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Nonne Terra?--Ceylon 10:47, 5 Aprilis 2008 (UTC)[reply]

Id est Terra (regio)? --Fabullus 10:52, 5 Aprilis 2008 (UTC)[reply]
If you look at the spanish es:País and French fr:Pays pages, they are both talking about Pagus.The beginning of the english page is somewhat of a disambig because country in english also means rus.--Rafaelgarcia 21:42, 27 Iulii 2009 (UTC)[reply]
On the other hand they each also have separate pages discussing the term Pagus in the Roman culture.--Rafaelgarcia 18:01, 28 Iulii 2009 (UTC)[reply]
Since the spanish page says that it's principal definition is "estado de nación", having independent iudiciary, military and land, I think the page calls for "status nationis", which can explain the relation to civitas and pagus.. --Rafaelgarcia 18:12, 28 Iulii 2009 (UTC)[reply]
Surely estado ne nación = civitas reipublicae. Secundum Cassell's, status, -ūs = 'a standing, standing position, posture; condition, state, mode of operation; the essential point'. IacobusAmor 01:35, 9 Augusti 2009 (UTC)[reply]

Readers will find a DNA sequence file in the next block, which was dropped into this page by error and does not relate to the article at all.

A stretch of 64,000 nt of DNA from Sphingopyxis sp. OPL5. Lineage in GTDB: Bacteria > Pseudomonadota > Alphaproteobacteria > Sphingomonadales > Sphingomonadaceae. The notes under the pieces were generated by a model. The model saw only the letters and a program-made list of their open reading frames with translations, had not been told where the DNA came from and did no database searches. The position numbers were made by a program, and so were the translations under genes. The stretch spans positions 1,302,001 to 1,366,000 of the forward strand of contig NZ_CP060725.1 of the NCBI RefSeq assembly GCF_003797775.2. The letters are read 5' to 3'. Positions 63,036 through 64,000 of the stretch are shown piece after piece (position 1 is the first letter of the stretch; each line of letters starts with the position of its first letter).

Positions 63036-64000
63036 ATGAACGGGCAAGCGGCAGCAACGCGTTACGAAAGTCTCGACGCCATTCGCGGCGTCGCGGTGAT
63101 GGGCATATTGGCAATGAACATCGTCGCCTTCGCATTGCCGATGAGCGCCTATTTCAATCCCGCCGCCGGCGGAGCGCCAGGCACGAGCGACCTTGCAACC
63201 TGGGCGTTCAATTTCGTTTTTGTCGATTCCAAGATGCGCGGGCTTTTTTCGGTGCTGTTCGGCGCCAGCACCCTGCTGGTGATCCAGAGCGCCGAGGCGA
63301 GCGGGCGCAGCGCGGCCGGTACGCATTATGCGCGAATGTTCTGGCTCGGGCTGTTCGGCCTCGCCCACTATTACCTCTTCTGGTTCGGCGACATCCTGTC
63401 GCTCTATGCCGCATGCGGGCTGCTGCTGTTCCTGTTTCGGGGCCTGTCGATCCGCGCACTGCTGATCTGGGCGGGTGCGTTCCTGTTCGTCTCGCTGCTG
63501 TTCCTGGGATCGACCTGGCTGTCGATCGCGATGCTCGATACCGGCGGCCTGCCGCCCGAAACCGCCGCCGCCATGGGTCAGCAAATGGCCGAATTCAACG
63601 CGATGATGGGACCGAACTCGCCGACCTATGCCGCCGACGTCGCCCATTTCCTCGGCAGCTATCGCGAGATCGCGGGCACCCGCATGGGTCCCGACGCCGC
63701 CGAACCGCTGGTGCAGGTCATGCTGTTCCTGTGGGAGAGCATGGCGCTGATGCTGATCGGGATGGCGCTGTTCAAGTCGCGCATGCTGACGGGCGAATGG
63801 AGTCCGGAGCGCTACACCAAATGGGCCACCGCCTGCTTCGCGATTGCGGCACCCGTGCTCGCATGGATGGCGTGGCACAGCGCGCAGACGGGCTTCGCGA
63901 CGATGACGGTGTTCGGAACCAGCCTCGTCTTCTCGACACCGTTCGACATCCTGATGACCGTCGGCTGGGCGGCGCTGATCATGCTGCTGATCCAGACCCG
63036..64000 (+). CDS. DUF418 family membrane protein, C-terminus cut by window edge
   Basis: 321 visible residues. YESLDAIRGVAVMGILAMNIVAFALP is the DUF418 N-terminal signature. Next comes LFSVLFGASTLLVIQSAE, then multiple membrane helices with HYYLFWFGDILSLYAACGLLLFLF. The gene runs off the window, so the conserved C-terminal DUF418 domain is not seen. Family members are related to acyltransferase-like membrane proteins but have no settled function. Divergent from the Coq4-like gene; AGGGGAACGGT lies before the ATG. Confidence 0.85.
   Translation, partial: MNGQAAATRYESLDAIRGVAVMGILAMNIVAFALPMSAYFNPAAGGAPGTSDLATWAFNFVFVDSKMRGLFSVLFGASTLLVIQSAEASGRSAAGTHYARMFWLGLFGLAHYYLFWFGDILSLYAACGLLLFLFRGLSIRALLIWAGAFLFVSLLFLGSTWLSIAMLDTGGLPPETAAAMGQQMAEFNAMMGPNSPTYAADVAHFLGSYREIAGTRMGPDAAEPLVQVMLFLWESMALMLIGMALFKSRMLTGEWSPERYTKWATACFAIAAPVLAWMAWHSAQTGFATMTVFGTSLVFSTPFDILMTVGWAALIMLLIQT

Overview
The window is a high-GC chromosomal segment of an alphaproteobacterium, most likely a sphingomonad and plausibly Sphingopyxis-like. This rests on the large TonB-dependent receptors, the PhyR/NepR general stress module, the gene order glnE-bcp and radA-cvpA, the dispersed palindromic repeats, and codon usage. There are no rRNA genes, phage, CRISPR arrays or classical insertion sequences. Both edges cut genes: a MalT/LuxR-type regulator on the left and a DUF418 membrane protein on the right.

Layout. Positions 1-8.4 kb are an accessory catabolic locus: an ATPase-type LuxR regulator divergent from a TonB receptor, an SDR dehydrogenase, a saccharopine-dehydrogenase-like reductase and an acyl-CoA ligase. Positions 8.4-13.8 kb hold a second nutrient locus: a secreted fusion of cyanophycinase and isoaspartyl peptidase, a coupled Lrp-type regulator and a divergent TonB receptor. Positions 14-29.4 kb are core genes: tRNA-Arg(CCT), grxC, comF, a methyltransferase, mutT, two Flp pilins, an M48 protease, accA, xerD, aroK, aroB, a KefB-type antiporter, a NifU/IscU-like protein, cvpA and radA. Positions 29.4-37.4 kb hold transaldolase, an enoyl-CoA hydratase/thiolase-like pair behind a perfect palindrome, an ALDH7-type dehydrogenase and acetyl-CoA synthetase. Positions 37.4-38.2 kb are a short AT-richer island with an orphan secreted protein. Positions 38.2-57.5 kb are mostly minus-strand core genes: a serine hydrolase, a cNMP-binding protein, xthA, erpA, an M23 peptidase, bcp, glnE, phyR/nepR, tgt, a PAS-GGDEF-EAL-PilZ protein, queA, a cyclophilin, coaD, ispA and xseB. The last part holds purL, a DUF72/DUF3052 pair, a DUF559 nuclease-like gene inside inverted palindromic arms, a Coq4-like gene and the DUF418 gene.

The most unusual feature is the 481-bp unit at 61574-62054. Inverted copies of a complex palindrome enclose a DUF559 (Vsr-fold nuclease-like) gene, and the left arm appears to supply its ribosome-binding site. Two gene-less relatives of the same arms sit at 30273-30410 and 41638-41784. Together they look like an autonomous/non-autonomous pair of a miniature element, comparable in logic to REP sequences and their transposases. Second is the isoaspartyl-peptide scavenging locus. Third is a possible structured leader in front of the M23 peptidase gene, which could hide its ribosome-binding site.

We also have "patria" which is also closely related to natio, pagus, comitatus, etc.. Perhaps the best thing is to create a new page pagus (res publica) in which to explain the relationship between all these terms in historical context leaving each individual page to explain the different facets.--Rafaelgarcia 17:11, 7 Augusti 2009 (UTC)[reply]
Or alternatively, we could move the current pagus page to Pagus Romanus, which would be devoted discuss the term from the ancient perspective that similarly named pages in other languages discuss. And then henceforth devote a new page pagus to discuss the wider meaning of the term in light of all these other terms and the history of middle ages and modern times.--Rafaelgarcia 18:04, 7 Augusti 2009 (UTC)[reply]
The closest (one-word) synonym in English is presumably 'district'? IacobusAmor 01:35, 9 Augusti 2009 (UTC)[reply]
For a Roman pagus, in the time of the republic and empire, it could be translated as "district" quite well. But the defintion was very loose, especially as it applied to places outside of Roman administration; a pagus with more independence could also be translated as a county, or shire. Some could approach a province (swiss canton) or even a country in size and independence, apparently whence we got pays and país. In other uses, it translated to "country" as in "the country" as opposed to "the city".--Rafaelgarcia 01:56, 9 Augusti 2009 (UTC)[reply]
Wide variability in the implications of political terms is common. Compare the Athenian republic with the Russian Soviet Federative Socialist Republic, and the state of Rhode Island with the state of Alaska! IacobusAmor 12:11, 9 Augusti 2009 (UTC)[reply]